Marriage lets you share your money and learn financial management skills. Communicating about money can help you stay married, while problems with communication provide thesis material for marriage counselors. Managing your money as a couple requires financial planning to set goals, communication so you agree on those goals and following through with the actions needed to achieve them.
Work together to organize columns of your income and expenses for the month and for the year. Review your paychecks and include deductions for taxes, insurance and savings as part of your plan. Dividing life insurance and other annual payments by 12 to calculate your monthly expenses lets you see monthly totals. Any income not designated for expenses needs a plan as well -- whether you choose to save, invest or make a purchase. Financial security comes from planning for hardship. Suze Orman, a personal financial expert, recommends an emergency fund that covers 8 months of expenses.
Using the list you developed for financial planning, review where your money goes and where you can cut expenses. Call it your money plan if you find budgeting discouraging. Develop a short-term and a long-term plan, deciding where you want to be at the end of the calendar year and five years from now. Leaks in your finances keep you from meeting your goals -- not just for now, but also for the future. At the end of each calendar year, see how much progress you’ve made. Calculating the value of your assets and subtracting your liabilities gives you three concrete figures to compare from year to year -- your assets, your liabilities and your net worth.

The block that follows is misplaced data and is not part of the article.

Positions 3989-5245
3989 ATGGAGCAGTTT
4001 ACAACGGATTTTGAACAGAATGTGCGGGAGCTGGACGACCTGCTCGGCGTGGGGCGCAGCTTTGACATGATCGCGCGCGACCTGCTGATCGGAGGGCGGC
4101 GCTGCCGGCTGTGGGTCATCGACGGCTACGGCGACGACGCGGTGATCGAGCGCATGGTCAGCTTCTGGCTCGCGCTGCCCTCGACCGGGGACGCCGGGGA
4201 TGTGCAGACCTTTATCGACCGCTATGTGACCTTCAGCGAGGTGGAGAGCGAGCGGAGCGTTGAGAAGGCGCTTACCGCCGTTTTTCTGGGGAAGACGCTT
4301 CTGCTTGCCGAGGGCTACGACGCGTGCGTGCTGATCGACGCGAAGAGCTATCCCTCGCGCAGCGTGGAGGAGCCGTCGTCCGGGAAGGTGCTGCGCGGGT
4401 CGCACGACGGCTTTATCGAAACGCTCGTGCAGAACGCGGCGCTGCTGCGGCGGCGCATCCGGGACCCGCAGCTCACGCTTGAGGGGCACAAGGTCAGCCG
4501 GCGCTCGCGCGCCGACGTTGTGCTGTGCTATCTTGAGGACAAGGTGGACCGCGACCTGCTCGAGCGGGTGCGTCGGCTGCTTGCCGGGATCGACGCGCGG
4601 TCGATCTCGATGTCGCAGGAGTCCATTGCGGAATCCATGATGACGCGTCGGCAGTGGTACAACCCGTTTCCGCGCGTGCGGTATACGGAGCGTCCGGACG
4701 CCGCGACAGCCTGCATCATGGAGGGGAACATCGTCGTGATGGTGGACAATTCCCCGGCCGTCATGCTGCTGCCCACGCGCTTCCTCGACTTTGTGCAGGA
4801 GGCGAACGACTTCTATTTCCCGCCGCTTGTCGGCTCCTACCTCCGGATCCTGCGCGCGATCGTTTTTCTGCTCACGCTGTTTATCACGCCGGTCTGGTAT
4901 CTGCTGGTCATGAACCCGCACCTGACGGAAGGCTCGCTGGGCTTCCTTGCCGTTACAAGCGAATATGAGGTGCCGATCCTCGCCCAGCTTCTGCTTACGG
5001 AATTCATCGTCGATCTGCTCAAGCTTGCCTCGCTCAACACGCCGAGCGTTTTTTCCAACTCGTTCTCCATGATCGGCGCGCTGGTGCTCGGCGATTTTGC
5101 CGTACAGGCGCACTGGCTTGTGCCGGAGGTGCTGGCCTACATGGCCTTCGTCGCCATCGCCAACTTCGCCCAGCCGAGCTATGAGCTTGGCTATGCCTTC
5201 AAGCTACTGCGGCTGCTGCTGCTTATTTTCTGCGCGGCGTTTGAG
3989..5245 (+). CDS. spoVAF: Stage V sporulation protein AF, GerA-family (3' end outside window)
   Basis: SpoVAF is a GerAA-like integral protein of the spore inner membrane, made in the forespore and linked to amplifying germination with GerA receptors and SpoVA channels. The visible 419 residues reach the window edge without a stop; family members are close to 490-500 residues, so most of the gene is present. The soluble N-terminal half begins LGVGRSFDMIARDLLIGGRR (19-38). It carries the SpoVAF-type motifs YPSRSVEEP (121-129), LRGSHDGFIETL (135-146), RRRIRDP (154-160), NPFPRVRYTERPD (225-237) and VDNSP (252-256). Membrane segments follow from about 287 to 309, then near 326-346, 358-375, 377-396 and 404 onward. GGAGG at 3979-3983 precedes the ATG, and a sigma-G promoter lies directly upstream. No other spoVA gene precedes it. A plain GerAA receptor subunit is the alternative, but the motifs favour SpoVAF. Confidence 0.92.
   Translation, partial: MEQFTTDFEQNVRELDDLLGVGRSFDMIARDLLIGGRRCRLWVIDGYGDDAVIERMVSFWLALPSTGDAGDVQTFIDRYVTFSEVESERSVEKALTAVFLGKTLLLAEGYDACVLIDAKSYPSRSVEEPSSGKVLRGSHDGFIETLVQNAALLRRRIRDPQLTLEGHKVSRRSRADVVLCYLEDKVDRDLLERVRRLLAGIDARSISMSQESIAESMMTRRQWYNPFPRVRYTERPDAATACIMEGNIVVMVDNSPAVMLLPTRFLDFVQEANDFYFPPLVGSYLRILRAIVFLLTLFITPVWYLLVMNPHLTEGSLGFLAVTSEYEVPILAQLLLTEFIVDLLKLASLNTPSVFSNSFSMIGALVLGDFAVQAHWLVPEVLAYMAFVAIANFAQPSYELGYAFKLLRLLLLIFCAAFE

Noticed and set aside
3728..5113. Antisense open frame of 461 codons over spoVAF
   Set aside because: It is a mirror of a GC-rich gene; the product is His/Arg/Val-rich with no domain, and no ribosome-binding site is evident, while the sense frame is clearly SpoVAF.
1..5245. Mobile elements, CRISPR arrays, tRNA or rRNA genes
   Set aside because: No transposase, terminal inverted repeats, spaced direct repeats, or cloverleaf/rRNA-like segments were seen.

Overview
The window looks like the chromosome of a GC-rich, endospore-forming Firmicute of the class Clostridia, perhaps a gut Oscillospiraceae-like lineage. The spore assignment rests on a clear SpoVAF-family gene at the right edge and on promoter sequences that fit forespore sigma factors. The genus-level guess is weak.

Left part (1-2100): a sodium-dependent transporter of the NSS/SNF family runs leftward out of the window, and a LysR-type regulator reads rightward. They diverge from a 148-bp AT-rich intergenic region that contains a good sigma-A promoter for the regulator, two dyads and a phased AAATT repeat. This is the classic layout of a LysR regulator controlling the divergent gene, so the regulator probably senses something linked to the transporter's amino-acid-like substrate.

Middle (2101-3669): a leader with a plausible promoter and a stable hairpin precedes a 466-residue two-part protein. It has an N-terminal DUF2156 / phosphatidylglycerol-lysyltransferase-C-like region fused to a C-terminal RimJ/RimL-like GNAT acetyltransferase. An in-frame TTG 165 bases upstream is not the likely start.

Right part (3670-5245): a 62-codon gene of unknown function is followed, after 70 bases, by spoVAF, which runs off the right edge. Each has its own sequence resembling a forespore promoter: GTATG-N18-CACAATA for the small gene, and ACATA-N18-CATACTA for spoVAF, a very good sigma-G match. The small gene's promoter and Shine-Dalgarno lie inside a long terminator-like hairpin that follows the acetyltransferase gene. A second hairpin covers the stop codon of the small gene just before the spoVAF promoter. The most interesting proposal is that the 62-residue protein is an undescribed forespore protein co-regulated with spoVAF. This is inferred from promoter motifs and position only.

Saving for retirement is an important goal for married couples. If you start retirement funds when you’re young, the money has years to grow. It’s tempting to take your retirement fund when you leave a job, but you’ll never be able to recoup the loss to your retirement account if you do. You’ll not get the full amount because you pay income taxes on the money along with a 10 percent penalty if you withdraw retirement funds before you’re 55 or maybe even up to 59 1/2. Even if circumstances allow you to escape the penalty, once you take the retirement money, you'll lose the tax advantages provided by retirement accounts.
Getting married won't merge your credit reports, but if you have joint accounts, the information appears on both credit reports. Your credit score can save money over your married life. A high Fair Isaac Corporation credit score gets you a lower interest rate when you borrow. Your FICO score or a similar calculation for insurance also affects the price you pay for automobile and homeowners insurance in many states, according to Bankrate.com.
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